Deep into the jungle of hardware, where digital warfare is rampant, there lives a man in a paper fortress with a little army of print soldiers.
Most of us visit Nehru Place with broken batteries, failed chargers, stubborn screens and look for cheap ink for our expensive LaserJet, lamination for all things brittle and ways to extend the RAM beyond recognition. On a similar quest, laptop pressed securely against my chest, we stumbled upon mounds of jaundiced books lined precariously. As is the drill with a remorseless bibliophile, we walked over for closer inspection.
We lifted a copy of Dostoevsky’s War and Punishment and tossed it aside, then reached past Hemingway’s The Old Man and the Sea, to grab a book that read ‘Beethoven among the Cows’.
‘It seems like you are not much into classics’, an unexpected male voice came from behind, and I turned, to see a middle-aged man in thick brown-rimmed glasses with a sombre face on the cusp of sarcasm. ‘Not true, just that we happened to have read Dostoevsky’s and feel that life is too short to read Hemingway’, we replied obliquely. ‘Look over here, on the outside I keep some foolish best sellers, behind them I keep pretentious books for all JNU clones, here at the very end, I keep the books that I find worthwhile’, Kareem explained, making it sufficiently clear that not only was he the owner of the modest collection, but was in fact the de facto reader and critique of all the books that were sold from his rickety abode under the blue of tarpaulin.
The rigidity of his ways, non-conformity of views and dismissal of all things prevalent and pious, appeared strange against the fragility of his livelihood. ‘There are more writers than readers these days. Almost anything gets published. I like reading writers who don’t know how to write’, Khan muttered to himself.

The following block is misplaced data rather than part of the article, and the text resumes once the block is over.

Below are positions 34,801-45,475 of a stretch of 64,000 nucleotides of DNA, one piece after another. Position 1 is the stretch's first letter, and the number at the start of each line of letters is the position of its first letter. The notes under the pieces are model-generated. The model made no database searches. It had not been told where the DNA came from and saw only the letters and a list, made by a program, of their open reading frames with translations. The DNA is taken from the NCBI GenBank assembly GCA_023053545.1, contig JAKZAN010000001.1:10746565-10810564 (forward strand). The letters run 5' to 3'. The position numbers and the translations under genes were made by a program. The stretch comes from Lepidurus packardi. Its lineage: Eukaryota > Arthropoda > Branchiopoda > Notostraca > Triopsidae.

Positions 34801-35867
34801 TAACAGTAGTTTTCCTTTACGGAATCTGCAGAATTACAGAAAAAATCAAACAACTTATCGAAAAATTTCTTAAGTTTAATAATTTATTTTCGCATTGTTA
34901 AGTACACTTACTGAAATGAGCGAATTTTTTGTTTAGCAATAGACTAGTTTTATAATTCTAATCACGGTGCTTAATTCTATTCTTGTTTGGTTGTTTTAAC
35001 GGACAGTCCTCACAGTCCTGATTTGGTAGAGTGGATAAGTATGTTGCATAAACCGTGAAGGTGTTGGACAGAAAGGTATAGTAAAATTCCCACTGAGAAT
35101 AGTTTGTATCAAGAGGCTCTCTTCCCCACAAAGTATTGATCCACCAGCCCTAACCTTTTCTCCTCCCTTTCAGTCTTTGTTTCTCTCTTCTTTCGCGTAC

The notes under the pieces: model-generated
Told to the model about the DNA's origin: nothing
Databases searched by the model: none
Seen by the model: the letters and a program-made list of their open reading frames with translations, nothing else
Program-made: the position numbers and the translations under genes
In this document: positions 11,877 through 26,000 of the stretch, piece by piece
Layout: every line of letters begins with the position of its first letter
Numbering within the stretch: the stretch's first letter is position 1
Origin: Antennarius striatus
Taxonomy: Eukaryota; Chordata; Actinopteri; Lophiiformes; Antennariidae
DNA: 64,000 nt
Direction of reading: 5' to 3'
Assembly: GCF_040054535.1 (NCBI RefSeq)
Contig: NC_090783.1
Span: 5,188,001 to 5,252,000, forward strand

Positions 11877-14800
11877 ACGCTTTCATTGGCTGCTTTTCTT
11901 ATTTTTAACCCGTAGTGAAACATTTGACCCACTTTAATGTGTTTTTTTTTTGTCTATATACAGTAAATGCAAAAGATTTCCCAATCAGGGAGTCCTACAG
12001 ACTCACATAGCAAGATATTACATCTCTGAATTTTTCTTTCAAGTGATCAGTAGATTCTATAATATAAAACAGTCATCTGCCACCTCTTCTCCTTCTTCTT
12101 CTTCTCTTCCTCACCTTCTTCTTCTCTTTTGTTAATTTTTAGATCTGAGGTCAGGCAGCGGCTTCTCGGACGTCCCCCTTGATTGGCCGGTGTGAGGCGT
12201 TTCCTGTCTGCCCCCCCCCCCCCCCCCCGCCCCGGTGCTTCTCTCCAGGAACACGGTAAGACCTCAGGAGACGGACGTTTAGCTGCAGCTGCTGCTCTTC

Intrigued, we typed awkward combination of words on google ‘Nehru place, second hand book seller’ and found Delhiwalla’s article on Mr. Kareem Khan, the artist. Confused, we began reading and soon learned that the man who stood a few inches from me was a celebrated artist.
‘They always go for the best ones’, Kareem exclaims, as we skim through a bug-eaten copy of a collection of short stories in French, ‘ look at these Shobha De books, still brand new’, he chuckles.
At nightfall, the printed soldiers return to their bunkers and Khan marches away to his studio with a Goldflake held between his pursed lips. There, as a vent for his primal instincts, he begins painting.
What began as a proclivity to make charcoal sketches of buyers on the last page of their books turned into an exhibition at the behest of an Art enthusiast who fell prey to Kareem’s charm and unique voice as an artist.
In 2010, introducing his first solo exhibition, Beyond the Obvious, critic Alka Raghuvanshi wrote,“ A deep melancholy hangs over Khan’s works. Like fine mist it envelops them in an invisible net that draws the onlooker into its lair like a gossamer web, almost forcing them to linger. The metaphors are urban, the inspirational mainstay emerging from imagery that is almost European in style and content.”
His work is permanently exhibited at Stupa 18 Gallery in Noida and can also be found here.
“I think we all move… forward, sideways. I must not get boring. I must experience different things in life. I must show my age and experiences in my paintings. I must draw the journey that took me to become what I became”, Kareem writes about his work.
He goes to Daryaganj and hand picks the books. Some are publishing house residue, some are pirated best sellers, yet others are remnants of people’s collection. He has a penchant for Russian literature, which he loves to quote in the middle of conversations.
Since our first visit, we’ve accidentally stumbled upon many excellent books on arcane subjects that would have never made their way to glossy shelves at air-conditioned bookstores. Some books have faded pressed flowers, occasional letters and tickets. Some smell of tobacco and have interesting markings that tell the story of hands that held them before they journeyed through time to reach me.
If second-hand books and first-hand art do not interest you, visit Mr. Kareem Khan for chai and conversation and we promise, you will go home bedazzled.